alright that study break took longer than expected, now back to the books.

mattpayton
Obama to Open Offshore Areas to Oil Drilling for First Time - NYTimes.com

Oh Barack, you must’ve watched the 2008 RNC convention as an actual rally instead of a brilliant satire. This backdrop makes Bush’s aircraft carrier look subtle by the way.

This is from the article:

It is not known how much potential fuel lies in the areas opened to  exploration, although according to Interior Department estimates there  could be as much as a three-year supply of recoverable oil and more than  two years’ worth of natural gas, at current rates of consumption. But  those estimates are based on seismic data that is, in some cases, more  than 30 years old. 
Wow - a whole 3 years! That’s so forward looking. So we have to wait until 2014 for the health care bill to take full effect, but we’re going to fuck with the southern eastern seaboard for oil that will last as long as the gap between Wes Anderson movies?
[via mattpayton]

Obama to Open Offshore Areas to Oil Drilling for First Time - NYTimes.com

Oh Barack, you must’ve watched the 2008 RNC convention as an actual rally instead of a brilliant satire. This backdrop makes Bush’s aircraft carrier look subtle by the way.

This is from the article:

It is not known how much potential fuel lies in the areas opened to exploration, although according to Interior Department estimates there could be as much as a three-year supply of recoverable oil and more than two years’ worth of natural gas, at current rates of consumption. But those estimates are based on seismic data that is, in some cases, more than 30 years old.

Wow - a whole 3 years! That’s so forward looking. So we have to wait until 2014 for the health care bill to take full effect, but we’re going to fuck with the southern eastern seaboard for oil that will last as long as the gap between Wes Anderson movies?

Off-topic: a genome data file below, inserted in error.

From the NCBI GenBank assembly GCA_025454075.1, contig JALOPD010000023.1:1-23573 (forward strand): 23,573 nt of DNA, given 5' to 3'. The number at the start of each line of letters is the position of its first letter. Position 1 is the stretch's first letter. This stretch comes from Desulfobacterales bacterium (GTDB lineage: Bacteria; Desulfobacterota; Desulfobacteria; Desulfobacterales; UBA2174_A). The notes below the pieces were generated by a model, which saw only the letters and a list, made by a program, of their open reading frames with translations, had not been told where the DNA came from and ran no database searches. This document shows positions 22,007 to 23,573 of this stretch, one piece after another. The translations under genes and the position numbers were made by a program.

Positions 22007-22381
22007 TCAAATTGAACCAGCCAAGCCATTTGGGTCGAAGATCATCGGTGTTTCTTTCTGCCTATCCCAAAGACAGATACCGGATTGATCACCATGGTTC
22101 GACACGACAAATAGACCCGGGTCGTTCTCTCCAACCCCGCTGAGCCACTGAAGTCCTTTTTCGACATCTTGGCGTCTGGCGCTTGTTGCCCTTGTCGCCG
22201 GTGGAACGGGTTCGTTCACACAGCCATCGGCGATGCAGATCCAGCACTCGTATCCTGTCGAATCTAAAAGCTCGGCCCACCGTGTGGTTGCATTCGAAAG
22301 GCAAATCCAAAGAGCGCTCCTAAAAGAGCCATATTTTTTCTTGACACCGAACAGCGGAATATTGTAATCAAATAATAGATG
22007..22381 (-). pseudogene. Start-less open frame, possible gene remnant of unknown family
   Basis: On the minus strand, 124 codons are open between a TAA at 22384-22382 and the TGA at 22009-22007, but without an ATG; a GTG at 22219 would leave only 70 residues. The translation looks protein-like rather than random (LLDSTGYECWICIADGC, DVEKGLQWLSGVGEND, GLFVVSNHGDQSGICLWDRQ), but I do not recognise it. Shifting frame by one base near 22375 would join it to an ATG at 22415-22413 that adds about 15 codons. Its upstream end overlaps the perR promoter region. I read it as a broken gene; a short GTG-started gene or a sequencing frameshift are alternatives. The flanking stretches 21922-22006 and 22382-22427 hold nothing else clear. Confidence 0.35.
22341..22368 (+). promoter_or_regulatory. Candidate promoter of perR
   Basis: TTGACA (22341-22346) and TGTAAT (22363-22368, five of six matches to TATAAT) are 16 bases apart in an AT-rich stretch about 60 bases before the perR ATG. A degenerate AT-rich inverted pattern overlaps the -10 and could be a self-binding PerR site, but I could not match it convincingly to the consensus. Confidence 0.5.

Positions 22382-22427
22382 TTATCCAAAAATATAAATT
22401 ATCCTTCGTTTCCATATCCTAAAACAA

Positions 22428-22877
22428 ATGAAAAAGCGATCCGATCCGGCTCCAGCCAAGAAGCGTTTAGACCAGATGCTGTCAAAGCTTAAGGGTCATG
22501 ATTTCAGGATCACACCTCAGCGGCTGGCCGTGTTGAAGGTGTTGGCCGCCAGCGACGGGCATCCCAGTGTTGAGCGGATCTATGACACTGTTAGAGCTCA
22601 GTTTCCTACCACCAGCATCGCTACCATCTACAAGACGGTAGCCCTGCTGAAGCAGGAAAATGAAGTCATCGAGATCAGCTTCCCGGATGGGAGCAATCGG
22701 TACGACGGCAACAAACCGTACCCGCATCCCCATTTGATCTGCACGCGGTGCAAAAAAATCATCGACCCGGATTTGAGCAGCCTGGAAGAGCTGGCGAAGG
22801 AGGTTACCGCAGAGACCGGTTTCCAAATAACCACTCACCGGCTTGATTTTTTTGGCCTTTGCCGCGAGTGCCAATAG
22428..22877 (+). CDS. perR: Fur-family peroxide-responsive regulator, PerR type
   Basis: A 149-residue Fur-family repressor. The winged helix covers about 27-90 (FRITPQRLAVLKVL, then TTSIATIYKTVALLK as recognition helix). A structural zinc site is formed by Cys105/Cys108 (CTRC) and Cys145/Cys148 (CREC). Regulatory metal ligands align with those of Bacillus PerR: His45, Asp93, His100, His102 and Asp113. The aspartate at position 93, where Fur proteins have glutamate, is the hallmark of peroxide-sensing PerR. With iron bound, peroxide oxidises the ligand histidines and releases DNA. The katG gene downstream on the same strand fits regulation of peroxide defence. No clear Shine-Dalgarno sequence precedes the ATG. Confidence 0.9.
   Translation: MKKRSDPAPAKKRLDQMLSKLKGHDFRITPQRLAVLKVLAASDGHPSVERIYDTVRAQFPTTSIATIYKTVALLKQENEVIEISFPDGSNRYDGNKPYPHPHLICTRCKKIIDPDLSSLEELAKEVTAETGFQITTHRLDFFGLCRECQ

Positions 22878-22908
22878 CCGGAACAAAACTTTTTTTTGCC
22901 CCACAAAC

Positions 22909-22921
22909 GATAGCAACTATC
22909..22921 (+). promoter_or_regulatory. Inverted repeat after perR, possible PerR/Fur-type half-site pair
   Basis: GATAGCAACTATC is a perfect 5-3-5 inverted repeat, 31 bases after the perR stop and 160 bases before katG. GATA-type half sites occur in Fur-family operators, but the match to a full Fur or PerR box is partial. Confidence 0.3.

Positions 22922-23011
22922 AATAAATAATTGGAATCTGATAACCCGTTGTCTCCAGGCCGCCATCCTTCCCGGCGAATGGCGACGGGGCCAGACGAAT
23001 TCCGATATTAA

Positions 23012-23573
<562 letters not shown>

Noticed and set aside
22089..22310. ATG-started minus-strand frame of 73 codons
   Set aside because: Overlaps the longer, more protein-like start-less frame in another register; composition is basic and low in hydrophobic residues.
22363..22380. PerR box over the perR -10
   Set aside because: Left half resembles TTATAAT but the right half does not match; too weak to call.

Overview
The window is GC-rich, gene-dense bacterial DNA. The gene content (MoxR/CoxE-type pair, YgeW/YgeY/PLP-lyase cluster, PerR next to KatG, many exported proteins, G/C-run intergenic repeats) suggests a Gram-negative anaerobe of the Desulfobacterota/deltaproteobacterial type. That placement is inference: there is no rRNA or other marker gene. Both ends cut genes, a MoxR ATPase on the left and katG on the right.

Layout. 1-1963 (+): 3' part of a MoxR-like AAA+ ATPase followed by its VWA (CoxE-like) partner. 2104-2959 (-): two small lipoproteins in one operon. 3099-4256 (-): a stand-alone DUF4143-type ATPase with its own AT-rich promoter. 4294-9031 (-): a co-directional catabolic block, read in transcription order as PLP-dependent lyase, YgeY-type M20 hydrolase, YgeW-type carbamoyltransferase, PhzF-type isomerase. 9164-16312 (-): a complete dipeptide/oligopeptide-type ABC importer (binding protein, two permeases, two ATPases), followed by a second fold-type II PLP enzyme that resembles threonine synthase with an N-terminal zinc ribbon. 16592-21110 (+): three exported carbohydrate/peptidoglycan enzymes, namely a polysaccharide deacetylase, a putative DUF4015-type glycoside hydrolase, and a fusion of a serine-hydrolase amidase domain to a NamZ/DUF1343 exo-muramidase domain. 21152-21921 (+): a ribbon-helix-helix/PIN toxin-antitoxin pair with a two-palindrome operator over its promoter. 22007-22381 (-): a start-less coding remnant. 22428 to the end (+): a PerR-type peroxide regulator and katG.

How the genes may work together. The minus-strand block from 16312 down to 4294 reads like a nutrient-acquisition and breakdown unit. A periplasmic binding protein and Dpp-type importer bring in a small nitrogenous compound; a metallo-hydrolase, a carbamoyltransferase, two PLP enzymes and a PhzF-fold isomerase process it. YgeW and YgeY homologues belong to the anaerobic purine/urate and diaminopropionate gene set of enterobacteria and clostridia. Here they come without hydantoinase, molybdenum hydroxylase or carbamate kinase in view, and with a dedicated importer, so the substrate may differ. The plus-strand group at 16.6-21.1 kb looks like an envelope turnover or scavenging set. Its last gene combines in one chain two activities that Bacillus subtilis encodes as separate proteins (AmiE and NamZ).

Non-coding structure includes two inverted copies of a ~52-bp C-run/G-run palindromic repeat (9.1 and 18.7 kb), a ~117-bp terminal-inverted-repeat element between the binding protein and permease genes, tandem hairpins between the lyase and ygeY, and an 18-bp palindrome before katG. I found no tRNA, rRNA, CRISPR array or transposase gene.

[via mattpayton]

vruz
John McCain is perhaps a perfect metaphor for the Republican Party at this point in its history: old, white, obsolete, tired, hot tempered, frustrated, and lacking new ideas, creative solutions, or 21st century thinking. It doesn’t have to be this way. A fresher thinking GOP, views like those of Kathleen Parker, Colin Powell, Christopher Buckley, David Frum, etc. could adapt to the times. However, instead of concern over losing moderate and independent voters when it purges “moderation,” the Republican Party is terrified of losing its base. Why concern over the base but not moderates? I have the answer, and David Frum captured it perfectly, “we’re discovering we work for Fox News.”
REFLECTING ON THE BUDGET: Britain’s Chancellor of the Exchequer Alistair Darling, fourth from left reflected in a puddle, prepared to deliver a budget to the House of Commons in London Wednesday. Mr. Darling said the budget would “secure the recovery,” trim borrowing and expand a tax break for home buyers. He also announced a $3.8 billion one-time growth package. (Stefan Wermuth/Reuters)
via wsj.com

REFLECTING ON THE BUDGET: Britain’s Chancellor of the Exchequer Alistair Darling, fourth from left reflected in a puddle, prepared to deliver a budget to the House of Commons in London Wednesday. Mr. Darling said the budget would “secure the recovery,” trim borrowing and expand a tax break for home buyers. He also announced a $3.8 billion one-time growth package. (Stefan Wermuth/Reuters)

via wsj.com

Interesting Article. I’m hoping it was but the long-term economic effects will be the last word probably. Although the many protests during the Olympics that weren’t given any attention in the media were pretty telling; the local groups seemed to be pretty convinced that the Olympics were a horribly bad idea for the City. I guess only time will tell?

rassilon: